In the summer of 1869, the establishment of the Santee Reservation became a reality. The Santee Reservation is a compact, rectangular, tract of land twelve miles from East to West and averaging about fifteen miles from North to South. During 1868, the Treaty of Fort Laramie provided for allotment of land to those desiring to farm. The present boundaries were defined in the Treaty. Over the next decade and a half allotments were made and patents were issued. A deadline was set by presidential order that all lands not allotted by April 15, 1885 would on May 15, 1885 revert to public domain.
From 1885 through 1934 the history of the Santee Sioux can only be understood while regarding the general trend of Indian Affairs during the period. The Agency of the Santee Reservation closed in 1917 and there was a gradual withdrawal of Government Services.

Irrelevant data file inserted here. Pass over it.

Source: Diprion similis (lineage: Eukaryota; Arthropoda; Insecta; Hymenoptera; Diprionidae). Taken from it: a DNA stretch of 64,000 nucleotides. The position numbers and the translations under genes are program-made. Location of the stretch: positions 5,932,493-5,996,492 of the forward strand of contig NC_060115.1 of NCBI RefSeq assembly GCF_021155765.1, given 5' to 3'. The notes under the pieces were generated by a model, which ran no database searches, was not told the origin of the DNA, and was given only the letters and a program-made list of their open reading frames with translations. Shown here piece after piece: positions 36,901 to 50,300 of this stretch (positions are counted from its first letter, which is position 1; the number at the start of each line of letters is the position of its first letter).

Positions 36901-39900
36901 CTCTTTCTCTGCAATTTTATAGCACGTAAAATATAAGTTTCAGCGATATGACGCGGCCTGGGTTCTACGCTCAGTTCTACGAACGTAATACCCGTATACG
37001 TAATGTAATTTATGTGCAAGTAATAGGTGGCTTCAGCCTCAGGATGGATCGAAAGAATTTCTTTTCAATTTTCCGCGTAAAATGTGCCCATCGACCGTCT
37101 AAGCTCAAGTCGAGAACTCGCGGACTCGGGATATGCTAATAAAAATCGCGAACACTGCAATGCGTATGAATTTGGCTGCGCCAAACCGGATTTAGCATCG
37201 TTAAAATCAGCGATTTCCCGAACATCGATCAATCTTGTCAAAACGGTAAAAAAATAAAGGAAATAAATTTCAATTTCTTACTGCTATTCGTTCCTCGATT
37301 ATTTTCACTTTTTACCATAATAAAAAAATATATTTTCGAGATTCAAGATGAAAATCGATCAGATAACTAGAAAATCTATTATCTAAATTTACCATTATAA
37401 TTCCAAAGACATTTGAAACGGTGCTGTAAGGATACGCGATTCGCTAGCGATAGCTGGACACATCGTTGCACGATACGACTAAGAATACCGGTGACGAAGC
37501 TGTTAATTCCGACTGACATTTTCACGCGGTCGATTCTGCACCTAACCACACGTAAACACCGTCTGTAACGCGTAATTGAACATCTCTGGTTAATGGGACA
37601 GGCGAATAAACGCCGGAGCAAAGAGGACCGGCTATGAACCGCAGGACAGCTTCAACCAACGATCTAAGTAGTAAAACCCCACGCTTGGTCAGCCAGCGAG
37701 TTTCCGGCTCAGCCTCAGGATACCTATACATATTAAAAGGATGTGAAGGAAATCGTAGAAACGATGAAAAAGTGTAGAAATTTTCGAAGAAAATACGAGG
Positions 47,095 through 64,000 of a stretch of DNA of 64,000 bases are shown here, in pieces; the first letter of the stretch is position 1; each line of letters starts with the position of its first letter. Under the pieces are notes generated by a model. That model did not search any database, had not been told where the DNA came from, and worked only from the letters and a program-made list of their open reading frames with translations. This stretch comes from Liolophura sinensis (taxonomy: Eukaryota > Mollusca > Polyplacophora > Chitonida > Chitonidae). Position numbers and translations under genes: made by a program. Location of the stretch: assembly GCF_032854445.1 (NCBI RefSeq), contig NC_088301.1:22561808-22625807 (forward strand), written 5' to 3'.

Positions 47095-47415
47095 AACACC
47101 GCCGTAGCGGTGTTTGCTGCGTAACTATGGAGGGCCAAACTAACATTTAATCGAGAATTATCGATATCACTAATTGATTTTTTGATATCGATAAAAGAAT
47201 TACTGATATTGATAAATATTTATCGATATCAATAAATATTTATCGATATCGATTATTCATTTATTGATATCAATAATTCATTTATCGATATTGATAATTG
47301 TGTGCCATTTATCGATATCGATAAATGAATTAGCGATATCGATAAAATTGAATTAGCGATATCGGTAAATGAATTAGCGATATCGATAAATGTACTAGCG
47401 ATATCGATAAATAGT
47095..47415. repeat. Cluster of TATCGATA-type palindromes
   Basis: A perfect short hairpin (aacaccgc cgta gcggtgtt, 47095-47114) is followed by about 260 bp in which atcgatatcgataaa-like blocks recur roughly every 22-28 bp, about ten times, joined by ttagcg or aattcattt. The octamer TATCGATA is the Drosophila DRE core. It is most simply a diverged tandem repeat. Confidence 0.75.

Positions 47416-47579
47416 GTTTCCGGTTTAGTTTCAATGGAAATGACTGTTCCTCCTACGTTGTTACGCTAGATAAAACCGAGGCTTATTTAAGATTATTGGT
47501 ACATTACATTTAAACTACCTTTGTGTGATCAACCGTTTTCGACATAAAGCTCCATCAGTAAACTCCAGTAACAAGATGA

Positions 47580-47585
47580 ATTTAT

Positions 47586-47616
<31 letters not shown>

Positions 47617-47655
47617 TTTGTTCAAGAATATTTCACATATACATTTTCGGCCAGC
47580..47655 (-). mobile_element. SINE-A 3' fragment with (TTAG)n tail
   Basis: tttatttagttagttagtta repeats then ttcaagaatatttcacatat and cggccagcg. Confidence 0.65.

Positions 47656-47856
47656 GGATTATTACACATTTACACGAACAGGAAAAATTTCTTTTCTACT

The Indian Reorganization Act (IRA) of 1934 brought a change in Indian Policy. This Act stopped the allotments and required the Secretary of Interior to attempt to regain land lost during the allotment act, IRA also proclaimed Congress to be supportive of Indian Self-Governance and the creation of Tribal Constitutions.
Indian Tribes (historically and at present) are subject to an Act of Congress, however, since the passage of the Indian Education and Self-determination Act of 1972, the Tribes have been given some measure of control over their internal affairs.